After an extremely long bus ride of 18 hours, we finally arrived in Lima on 07/09. We were both happy to leave Ecuador behind, and to explore a new country. We went straight to Lima because we have the Salkantay Trek to Machu Picchu booked from 21-25/09. This meant we had to skip the northern part of Peru, because otherwise we wouldn’t be able to get to Cusco in time. We decided to book our transport through Peru Hop, and chose the “Lima to Cusco to La Paz” route.
California vibes on the Malecon
The first day in Lima we didn’t do that much. We were both exhausted from our 2 long bus rides and stayed in our hostel for most of the day. On the second day, however, we decided to explore Peru’s capital city a bit more. We started by walking down the Malecon, the boardwalk which overlooks the pacific coastline. The weather in Lima is quite foggy and cloudy, so unfortunately, we didn’t get amazing weather. However, the walk down the Malecon was still very nice. It reminded me a lot of the Californian coastline. After walking down the boardwalk for about 3 hours, we stumbled upon a cosy artisanal market where Simen had to stop himself from buying several new t-shirts. Since it wasn’t really part of the budget, he managed (with a heavy heart) to not buy the “coolest t-shirt ever”. To get his mind of the t-shirts, we hopped in a taxi to the Historical Centre.
Or at least, we thought we were going to the historical centre. After repeating “centro historico” and “plaza de las armas” several times, the taxi driver nodded and said he could drive us there. However, he dropped us off in some unknown borough about 15 min away from the historical centre. We had generously tipped the friendly cab driver, which we regretted the minute we realised he had dropped us off in a random pace. We stopped another cab, and were now finally on our way to the historical centre.
Monastery with 30.000 skeletons
Lima’s historical centre is quite impressive, with 2 very big main squares which are surrounded by grand colonial buildings. We wandered the streets for a bit until we bumped into the Monastery of San Francisco. Simen remembered reading that this was the resting place of about 30.000 people, so we decided to buy a ticket and take a guided tour (15 soles – €4).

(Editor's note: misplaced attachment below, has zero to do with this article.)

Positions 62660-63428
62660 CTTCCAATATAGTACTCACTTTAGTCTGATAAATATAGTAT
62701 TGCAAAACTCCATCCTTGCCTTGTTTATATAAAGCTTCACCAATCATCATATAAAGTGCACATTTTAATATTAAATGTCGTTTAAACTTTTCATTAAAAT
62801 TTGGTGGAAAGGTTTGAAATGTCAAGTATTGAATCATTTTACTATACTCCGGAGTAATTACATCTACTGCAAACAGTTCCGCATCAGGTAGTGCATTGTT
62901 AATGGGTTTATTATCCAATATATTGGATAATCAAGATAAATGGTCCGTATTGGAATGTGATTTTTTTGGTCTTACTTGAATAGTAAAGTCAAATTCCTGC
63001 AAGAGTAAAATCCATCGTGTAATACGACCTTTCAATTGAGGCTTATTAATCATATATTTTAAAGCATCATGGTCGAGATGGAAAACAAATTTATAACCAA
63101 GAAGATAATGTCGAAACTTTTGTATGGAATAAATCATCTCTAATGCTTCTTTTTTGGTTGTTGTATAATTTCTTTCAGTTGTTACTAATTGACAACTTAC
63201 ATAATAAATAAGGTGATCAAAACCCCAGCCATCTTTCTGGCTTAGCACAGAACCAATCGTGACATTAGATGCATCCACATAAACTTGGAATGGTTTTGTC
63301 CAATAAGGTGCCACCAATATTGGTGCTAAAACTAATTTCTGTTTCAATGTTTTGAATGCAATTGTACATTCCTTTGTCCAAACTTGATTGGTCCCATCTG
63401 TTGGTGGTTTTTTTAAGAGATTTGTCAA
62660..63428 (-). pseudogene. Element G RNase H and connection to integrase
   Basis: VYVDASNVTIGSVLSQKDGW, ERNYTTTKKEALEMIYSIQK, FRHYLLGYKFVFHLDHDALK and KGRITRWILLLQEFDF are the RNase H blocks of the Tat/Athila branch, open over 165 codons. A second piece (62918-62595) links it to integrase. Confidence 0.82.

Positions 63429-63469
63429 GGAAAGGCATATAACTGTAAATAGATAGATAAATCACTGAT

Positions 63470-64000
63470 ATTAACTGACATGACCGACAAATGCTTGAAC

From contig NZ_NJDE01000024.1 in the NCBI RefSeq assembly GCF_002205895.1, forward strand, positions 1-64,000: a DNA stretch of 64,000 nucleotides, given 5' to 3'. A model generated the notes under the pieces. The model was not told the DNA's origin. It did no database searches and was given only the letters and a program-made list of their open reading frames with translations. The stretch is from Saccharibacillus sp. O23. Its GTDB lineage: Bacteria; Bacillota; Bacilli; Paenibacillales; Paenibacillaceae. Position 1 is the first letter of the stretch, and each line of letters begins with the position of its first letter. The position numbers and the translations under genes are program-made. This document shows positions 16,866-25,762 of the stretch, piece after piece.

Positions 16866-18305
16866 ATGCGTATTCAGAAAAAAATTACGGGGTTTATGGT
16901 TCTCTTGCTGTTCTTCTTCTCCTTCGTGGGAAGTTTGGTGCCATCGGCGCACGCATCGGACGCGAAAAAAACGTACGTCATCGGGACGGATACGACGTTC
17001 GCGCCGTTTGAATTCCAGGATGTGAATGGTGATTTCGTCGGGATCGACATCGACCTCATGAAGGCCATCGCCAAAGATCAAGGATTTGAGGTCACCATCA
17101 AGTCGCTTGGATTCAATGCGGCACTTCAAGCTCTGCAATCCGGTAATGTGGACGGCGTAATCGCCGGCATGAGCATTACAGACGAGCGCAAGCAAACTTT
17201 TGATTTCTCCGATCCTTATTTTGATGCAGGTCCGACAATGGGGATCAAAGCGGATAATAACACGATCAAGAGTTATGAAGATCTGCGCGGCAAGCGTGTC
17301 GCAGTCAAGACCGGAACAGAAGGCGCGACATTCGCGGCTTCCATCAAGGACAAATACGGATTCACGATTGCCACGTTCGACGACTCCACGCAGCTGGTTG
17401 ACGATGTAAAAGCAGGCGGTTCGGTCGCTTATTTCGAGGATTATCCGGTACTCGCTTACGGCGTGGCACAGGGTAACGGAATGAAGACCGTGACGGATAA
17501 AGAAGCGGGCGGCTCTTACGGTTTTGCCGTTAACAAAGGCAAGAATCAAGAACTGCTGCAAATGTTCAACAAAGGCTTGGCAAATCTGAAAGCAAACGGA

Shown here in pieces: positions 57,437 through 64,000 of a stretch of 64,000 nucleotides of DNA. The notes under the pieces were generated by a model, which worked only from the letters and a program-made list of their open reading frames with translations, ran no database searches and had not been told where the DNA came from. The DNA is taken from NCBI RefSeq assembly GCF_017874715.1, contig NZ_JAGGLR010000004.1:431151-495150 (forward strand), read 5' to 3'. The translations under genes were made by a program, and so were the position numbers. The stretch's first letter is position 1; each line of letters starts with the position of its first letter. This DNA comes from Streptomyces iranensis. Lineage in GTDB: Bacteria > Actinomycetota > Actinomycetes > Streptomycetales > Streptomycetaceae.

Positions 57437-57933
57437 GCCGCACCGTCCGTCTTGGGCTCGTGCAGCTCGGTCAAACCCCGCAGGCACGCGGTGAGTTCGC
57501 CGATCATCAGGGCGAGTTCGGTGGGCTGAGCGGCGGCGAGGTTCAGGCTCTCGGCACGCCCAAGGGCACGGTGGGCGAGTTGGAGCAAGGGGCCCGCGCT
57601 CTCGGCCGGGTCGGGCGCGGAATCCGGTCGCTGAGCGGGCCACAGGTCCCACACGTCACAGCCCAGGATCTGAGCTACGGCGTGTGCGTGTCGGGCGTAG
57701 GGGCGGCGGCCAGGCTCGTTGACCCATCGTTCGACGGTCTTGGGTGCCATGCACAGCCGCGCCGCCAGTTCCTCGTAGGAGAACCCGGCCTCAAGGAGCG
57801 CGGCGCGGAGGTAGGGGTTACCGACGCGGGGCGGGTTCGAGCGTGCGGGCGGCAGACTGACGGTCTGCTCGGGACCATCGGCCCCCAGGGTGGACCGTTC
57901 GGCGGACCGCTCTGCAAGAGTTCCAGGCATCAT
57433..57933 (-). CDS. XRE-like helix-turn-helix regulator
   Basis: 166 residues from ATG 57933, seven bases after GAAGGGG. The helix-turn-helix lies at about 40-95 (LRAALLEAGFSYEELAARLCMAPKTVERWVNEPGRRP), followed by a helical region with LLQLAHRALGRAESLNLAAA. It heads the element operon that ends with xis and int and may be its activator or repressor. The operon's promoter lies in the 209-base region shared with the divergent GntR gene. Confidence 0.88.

The guide walked us through this old and beautiful monastery, but of course the main highlight of the tour were the catacombs. You can still see the bones and skeletons of people who were laid to rest here hundreds of years ago. Sometimes it was a bit creepy because there were hundreds of skulls lying around. The tour lasted about 1 hour and was definitely worth the money. The church itself was also very pretty and is worth a visit.
Paracas: poor man’s Galapagos
On Sunday we took the Peru Hop bus in the direction of Paracas, also known as “poor man’s Galapagos” or “budget-friendly Galapagos”. Since visiting the Galapagos is extremely expensive, we decided to skip it. We opted for the Ballestas Islands instead, off the coast of Paracas. On Monday we took a boat tour to the Ballestas Islands for 50 soles pp (€12.50). On the way to the Islands we passed by Paracas National Park where we saw the “Chandelier”, a geoglyph presumably dating back to 200 BC. Once we arrived at the Islands, they took us all the way around (you’re not allowed to go on the islands), and we managed to spot tons of sea lions, a couple of penguins, pelicans and tons of peruvian boobies and other birds whose names I can’t remember.
On our second day in Paracas we took the free Peru Hop tour to Paracas National Park. Here we stopped at 3 view points, overlooking the sea and the amazing Peruvian coastline. Afterwards, we made our way to Huacachina, which I will write more about in my next blog!